Brinklow Castle, Brinklow, Warwickshire
by Miriam Bibby & Elizabeth Craig-Johnson
The extensive earthworks of a grand 11th century Norman motte and bailey castle can be found in the village of Brinklow in Warwickshire. Possibly on the site of an earlier prehistoric barrow, it sits directly on the line of the Roman Fosse Way, almost equidistant between the major castles and strategic centres of Warwick and Leicester.
The defensive ditch surrounding the mound at Brinklow Castle
A distinctive cone-shaped mound is the dominant feature of the site, which was probably chosen for its command of the Fosse Way. This way was still a strategic route in medieval times. Known locally as “the Tump”, the motte has a flat top and is 15m (45 feet) high. The rest of the castle foundation consisted of a double bailey extending originally to 121m wide by 152m long, and later reduced in size. It has been suggested that Brinklow Castle was built in 1069 as part of William the Conqueror’s northern campaigns. Other structures as well as the barrow may have preceded it, including a Roman signal station.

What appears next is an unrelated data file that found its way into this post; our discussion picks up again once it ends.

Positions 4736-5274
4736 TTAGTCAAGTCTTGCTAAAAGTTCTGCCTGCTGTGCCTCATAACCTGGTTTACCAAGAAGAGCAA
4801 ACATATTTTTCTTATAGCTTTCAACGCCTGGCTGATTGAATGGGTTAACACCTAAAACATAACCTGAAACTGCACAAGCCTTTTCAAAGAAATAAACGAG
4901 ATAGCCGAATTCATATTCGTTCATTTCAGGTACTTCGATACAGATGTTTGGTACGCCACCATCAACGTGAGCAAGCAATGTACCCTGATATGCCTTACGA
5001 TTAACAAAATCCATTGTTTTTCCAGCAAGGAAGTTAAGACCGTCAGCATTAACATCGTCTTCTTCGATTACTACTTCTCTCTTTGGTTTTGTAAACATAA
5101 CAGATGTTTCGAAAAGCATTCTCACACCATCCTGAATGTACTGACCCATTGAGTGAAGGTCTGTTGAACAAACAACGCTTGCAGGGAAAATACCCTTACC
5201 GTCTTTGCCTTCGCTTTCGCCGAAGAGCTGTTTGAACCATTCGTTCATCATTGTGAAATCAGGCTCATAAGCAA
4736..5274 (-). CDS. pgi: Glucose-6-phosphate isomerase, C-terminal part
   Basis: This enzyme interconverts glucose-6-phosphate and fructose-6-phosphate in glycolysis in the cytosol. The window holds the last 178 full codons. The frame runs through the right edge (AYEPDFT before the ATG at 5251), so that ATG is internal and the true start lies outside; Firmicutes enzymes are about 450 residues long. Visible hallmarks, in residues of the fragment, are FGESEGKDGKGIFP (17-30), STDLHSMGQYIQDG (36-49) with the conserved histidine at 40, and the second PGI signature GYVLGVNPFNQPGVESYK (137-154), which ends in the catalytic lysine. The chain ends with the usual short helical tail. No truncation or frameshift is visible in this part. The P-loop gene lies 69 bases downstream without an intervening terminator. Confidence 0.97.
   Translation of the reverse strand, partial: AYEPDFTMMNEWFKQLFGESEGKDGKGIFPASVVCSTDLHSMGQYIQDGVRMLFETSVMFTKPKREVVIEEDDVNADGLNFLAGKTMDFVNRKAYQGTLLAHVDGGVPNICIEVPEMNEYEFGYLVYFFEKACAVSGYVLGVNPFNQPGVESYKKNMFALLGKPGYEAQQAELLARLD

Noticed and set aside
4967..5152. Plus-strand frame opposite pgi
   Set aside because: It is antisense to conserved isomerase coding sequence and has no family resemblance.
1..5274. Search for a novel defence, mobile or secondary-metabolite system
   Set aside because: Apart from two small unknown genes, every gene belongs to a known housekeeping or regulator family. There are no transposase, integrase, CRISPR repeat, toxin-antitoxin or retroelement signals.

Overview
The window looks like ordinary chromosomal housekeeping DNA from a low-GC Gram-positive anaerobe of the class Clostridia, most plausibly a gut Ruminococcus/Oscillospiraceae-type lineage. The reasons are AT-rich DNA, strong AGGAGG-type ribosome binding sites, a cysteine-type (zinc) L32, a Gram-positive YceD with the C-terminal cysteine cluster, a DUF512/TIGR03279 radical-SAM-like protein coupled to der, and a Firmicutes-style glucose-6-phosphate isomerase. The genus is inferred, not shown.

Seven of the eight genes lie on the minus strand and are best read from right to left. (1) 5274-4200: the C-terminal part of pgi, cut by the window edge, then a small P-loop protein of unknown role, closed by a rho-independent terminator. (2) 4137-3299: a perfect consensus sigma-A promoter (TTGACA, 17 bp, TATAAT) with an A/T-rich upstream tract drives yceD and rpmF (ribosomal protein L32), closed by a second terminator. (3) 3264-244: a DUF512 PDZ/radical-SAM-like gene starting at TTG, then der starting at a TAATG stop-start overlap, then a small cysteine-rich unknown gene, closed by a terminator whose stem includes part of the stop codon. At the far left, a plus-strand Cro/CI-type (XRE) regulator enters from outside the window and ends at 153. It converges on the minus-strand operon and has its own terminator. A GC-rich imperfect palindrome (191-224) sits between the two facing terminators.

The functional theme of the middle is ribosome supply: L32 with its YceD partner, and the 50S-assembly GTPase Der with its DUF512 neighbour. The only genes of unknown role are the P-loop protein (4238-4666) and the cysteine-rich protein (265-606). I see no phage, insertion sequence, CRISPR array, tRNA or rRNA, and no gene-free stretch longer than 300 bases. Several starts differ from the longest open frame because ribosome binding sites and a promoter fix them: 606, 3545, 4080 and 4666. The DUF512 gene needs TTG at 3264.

Although clearly of strategic importance for a time, Brinklow was never rebuilt in stone and appears to have fallen into disuse fairly quickly. What remains provides a valuable insight into the various stages of development of the site. From the top of the motte, the two baileys with their surrounding bank and ditch can clearly be seen, as can the causeways between the baileys and the outer bank and ditch. The 15th century stone church near the entrance to the castle may have had a Norman precursor in timber.